I lamented the use of fuzzy 35mm photos to support the post regarding Confederate 24-pdr Howitzers earlier this month, in particular that of the 24-pdr Howitzer recovered from the CSS Georgia. Well good friend and fellow marker hunter Mike Stroud, of Bluffton, South Carolina, made a trip to Fort Jackson, outside Savannah recently and offered a few photos.
Again, this weapon matches to an unmarked weapon reported on the CSS Georgia, produced by Savannah founder Alvin N. Miller. The weapon is currently mounted on a naval-style truck carriage. Mounted over the forward spar deck, the weapon was likely only useful for close quarters combat.
The howitzer’s form includes a step just in front of the trunnions. Rather typical for the time period, the simple cylindrical rimbases connect the trunnions to the tube.
The muzzle shows signs of damage.
The CSS Georgia had a rather uneventful history. Built with funding from the Ladies Gunboat Association, she was launched in May 1862. On paper the CSS Georgia was a major component of the Savannah River Squadron. The ship boasted the capability of ten guns – four on each broadside and one each for and aft. In reality, the ironclad was underpowered and little more than a floating battery. With railroad rail iron instead of the intended rolled iron plate, the ship was too heavy for its weak machinery. As result, only four heavy guns, the 24-pdr seen here, and a 6-pdr were mounted. First hand accounts indicated the ship was rather leaky with a low freeboard. Little wonder, when scuttled on December 20, 1864, the CSS Georgia quickly disappeared into the Savannah River.
Corps of Engineer surveys documented the location of the wreck site as early as 1866. Other than one attempted salvage in the 1860s, the wreck lay ignored, but marked, for over 100 years. In 1979 an accurate survey of the site was completed. Additional surveys in the 1980s and 2003 have mapped much of the ship’s remaining superstructure and debris field. In addition to the 24-pdr, underwater archeologists have recovered one other cannon from the CSS Georgia – a 32-pdr Navy Gun, rifled and banded.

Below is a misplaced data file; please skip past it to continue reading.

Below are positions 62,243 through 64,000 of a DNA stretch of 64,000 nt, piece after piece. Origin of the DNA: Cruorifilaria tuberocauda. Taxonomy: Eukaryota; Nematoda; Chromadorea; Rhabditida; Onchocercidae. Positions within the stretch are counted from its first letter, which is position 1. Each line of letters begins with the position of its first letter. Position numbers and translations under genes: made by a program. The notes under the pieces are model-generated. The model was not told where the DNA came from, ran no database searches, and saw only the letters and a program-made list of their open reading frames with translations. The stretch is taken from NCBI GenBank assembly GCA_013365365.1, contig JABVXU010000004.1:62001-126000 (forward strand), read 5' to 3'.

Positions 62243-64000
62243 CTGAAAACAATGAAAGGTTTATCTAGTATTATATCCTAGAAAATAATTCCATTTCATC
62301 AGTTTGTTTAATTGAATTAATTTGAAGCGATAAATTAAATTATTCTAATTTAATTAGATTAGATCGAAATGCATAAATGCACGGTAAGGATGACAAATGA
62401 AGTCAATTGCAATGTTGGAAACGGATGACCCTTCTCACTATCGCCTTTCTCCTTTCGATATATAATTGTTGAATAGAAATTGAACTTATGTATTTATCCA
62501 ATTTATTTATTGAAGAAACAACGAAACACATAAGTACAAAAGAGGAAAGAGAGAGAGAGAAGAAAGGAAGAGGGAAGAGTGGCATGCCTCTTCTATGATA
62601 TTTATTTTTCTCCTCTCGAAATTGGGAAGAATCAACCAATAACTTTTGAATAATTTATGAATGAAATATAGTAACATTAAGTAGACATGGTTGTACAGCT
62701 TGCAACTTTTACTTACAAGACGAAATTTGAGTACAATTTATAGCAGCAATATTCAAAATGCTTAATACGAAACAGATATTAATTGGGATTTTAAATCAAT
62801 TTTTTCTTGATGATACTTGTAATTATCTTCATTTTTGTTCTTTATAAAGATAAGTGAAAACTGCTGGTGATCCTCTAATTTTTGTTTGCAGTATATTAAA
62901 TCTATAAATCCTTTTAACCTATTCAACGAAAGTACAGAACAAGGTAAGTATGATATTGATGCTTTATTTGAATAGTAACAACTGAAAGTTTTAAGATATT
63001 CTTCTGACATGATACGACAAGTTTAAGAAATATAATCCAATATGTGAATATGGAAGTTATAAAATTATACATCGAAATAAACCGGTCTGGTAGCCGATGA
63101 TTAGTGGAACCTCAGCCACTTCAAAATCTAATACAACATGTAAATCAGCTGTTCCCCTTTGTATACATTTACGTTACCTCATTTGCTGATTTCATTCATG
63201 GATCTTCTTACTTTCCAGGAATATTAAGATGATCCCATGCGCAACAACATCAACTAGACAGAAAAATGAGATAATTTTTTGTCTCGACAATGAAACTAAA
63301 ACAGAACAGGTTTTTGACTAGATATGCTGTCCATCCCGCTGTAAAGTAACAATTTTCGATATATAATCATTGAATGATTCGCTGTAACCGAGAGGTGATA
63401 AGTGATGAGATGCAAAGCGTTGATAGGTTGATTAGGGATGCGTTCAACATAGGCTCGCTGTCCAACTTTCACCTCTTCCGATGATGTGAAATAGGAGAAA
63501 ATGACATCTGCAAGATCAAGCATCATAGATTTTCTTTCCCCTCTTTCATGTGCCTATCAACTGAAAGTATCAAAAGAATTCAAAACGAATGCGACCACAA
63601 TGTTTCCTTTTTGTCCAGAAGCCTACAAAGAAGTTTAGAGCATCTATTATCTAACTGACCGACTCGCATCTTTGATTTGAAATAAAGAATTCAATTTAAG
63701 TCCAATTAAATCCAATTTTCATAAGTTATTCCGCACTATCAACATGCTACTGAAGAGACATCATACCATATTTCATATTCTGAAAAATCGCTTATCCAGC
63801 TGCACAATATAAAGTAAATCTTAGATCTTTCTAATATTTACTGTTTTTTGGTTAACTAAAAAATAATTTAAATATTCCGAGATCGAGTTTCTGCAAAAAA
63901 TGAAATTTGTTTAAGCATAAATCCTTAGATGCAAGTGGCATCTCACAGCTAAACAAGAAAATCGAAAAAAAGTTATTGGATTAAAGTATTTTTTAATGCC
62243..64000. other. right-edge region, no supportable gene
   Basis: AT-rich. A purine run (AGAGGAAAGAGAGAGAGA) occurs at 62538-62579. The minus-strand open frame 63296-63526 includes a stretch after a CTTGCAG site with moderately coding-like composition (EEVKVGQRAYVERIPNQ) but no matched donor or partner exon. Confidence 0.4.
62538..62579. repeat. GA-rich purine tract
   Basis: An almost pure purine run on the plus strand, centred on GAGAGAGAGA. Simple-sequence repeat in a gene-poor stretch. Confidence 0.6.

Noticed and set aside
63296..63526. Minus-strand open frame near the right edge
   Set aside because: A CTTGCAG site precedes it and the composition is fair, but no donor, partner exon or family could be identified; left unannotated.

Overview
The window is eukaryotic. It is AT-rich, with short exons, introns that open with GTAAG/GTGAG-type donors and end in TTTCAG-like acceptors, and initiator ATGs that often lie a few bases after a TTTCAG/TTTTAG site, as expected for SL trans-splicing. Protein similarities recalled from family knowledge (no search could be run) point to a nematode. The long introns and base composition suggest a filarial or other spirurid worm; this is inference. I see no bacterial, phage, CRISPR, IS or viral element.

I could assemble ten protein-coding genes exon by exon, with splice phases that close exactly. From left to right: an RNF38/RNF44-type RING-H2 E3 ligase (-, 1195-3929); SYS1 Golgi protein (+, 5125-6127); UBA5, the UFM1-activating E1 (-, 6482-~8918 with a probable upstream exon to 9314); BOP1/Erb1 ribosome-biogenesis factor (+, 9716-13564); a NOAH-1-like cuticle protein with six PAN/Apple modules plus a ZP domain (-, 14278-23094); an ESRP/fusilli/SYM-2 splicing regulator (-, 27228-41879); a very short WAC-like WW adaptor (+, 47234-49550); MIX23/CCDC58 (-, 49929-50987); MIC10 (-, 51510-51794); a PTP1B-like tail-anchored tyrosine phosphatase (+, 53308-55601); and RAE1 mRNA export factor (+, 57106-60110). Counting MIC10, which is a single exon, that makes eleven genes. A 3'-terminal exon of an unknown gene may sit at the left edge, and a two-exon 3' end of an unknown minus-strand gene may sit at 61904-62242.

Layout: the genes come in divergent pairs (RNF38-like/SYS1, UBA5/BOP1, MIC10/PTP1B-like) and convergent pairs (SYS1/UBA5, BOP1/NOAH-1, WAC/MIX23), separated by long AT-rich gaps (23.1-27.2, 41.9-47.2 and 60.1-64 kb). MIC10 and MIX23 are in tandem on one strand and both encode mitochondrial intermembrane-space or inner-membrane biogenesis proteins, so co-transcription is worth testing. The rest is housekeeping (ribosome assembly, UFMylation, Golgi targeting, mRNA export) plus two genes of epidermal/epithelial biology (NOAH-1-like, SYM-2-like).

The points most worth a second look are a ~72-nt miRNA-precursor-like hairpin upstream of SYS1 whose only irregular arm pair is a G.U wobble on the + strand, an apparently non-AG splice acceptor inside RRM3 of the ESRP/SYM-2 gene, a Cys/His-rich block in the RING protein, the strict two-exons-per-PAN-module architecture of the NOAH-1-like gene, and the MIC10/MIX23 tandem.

Note the breeching loop on the breech instead of the knob found on most field pieces. The right side trunnion is badly battered. But the left side bears the initials of the inspecting officer.
These correspond to Charles W. Skinner, Navy inspector who worked the position in 1852 (only) checking ordinance at Cyrus Alger of Boston, Bellona Foundry (Virginia), and Tredegar Foundry (Virginia). Secondary sources state this weapon is registry number 714, produced in 1852 by Bellona. It’s recorded weight was 58-2-00. Well under the “hundred weight” system this is 6552 pounds (58 * 112 plus 2 * 28, with the zeros indicating no remainders).
Confederates took this particular piece in hand for rifling early in the war, adding a reinforcing band to compensate for the added pressures.
The bore of the 32-pdr shows just a hint of rifling. Likely the lands and groves suffered corrosion due to 100 plus years in the brackish Savannah River.
In addition to the guns, divers have recovered ordnance and various fittings. According to the surveys, three other guns lay in the river at the wreck site – a 6-pdr cannon, an VIII-inch Navy Shellgun, and another banded 32-pdr Rifle. Any one of which would be interesting exhibits at the Fort if recovered. The detailed sonar mappings of the wreck indicate significant portions of the casemates lay in the mud also. Perhaps one day the remains of the CSS Georgia can be raised and examined in more detail.
Again, thanks go out to Mike Stroud who contributed these photos.